‹ Back
Deploy360 15 February 2017

Microsoft moves to IPv6 only internally

Kevin Meynell
By Kevin MeynellSenior Manager, Technical and Operational Engagement

There’s an interesting post on the RIPE Labs discussing how Microsoft is moving to IPv6 only on its internal network. Marcus Keane presented their experiences during RIPE 73, and we also gave that some coverage on Deploy360, but this expands a bit more on their motivations for doing so.

The primary reason is of course the exhaustion of public IPv4 space, but with a large corporate network spread over more than 100 countries, they’re also running out of private IPv4 address space. Whilst operating multiple NATs might temporarily relieve the situation, this is becoming more difficult to manage and the problem has been exacerbated by the acquisition of other companies with their own NATs, plus the expansion of the Azure cloud computing service.

Dual-stack also only partially addresses the problem as not only are IPv4 addresses still required, but this doubles the complexity of designing their network and dealing with issues when they arise. As a result, Microsoft have been experimenting with IPv6-only networks for the past couple of years, and have now started to deploy this on their production networks.

By focusing initially on the guest network, this minimises the risk to existing and possibly more critical systems, and provides more flexibility for changing things if necessary. It’s interesting that some of the deployment issues encountered were due to DHCPv6 bug in Windows 10, plus the need to support Android devices which doesn’t support DHCPv6. Another interesting issue is that whilst Azure Active Directory can be used to authenticate users, the ACLs on the wireless controllers do not currently support IPv6, although this is in the process of being added.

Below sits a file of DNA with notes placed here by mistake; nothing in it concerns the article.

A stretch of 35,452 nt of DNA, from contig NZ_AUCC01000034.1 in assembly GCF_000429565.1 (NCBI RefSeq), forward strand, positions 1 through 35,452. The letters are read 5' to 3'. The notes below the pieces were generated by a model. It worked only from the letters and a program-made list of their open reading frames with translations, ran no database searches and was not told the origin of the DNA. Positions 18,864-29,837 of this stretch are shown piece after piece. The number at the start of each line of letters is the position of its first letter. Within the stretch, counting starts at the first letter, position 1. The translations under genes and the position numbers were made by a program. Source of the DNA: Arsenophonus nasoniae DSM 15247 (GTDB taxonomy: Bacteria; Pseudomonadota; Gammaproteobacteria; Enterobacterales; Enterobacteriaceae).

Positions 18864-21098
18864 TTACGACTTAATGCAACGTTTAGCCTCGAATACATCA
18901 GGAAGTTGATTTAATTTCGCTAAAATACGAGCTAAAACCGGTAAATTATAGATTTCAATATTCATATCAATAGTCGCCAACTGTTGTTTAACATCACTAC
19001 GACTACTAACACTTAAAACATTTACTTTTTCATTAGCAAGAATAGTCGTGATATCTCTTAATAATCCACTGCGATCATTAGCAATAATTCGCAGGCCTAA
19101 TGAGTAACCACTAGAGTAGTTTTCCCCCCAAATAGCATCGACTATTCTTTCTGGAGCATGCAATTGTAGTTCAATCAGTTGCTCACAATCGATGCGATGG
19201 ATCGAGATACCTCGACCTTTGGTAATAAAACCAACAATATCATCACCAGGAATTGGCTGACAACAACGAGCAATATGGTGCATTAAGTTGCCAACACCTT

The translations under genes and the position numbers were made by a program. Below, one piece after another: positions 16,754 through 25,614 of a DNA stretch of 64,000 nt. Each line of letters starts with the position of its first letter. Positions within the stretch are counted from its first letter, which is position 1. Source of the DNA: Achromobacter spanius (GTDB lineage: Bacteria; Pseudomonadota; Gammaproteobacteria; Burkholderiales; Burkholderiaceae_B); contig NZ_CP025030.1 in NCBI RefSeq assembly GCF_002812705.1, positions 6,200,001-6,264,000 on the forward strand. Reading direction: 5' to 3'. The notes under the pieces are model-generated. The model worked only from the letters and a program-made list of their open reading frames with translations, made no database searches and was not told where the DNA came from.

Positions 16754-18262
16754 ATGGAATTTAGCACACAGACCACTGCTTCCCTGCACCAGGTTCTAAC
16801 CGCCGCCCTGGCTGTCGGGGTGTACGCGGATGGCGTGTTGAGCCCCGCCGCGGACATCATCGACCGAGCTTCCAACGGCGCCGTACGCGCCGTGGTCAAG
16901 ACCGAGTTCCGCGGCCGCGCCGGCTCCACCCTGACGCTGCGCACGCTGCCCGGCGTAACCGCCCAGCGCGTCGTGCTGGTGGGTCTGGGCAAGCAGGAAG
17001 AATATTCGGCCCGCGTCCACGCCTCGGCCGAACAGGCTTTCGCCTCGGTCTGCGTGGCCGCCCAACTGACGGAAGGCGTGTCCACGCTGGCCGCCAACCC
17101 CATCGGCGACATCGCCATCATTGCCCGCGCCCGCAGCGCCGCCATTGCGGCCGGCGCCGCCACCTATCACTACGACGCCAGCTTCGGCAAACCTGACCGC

Nevertheless, the article provides an interesting case study on how a large enterprise clearly understands the necessity of deploying IPv6, and is actively taking steps to implement IPv6 in a production environment.

More Information:

Deploy360 also aims to help this process, so please take a look at our Start Here page to understand how you can get started with IPv6.

 

‹ Back

Disclaimer: Viewpoints expressed in this post are those of the author and may or may not reflect official Internet Society positions.

Related articles

Improving Technical Security 15 March 2019

DNS Privacy Frequently Asked Questions (FAQ)

We previously posted about how the DNS does not inherently employ any mechanisms to provide confidentiality for DNS transactions,...

Improving Technical Security 14 March 2019

Introduction to DNS Privacy

Almost every time we use an Internet application, it starts with a DNS (Domain Name System) transaction to map...

Improving Technical Security 13 March 2019

IPv6 Security for IPv4 Engineers

It is often argued that IPv4 practices should be forgotten when deploying IPv6, as after all IPv6 is a...

Join the conversation with Internet Society members around the world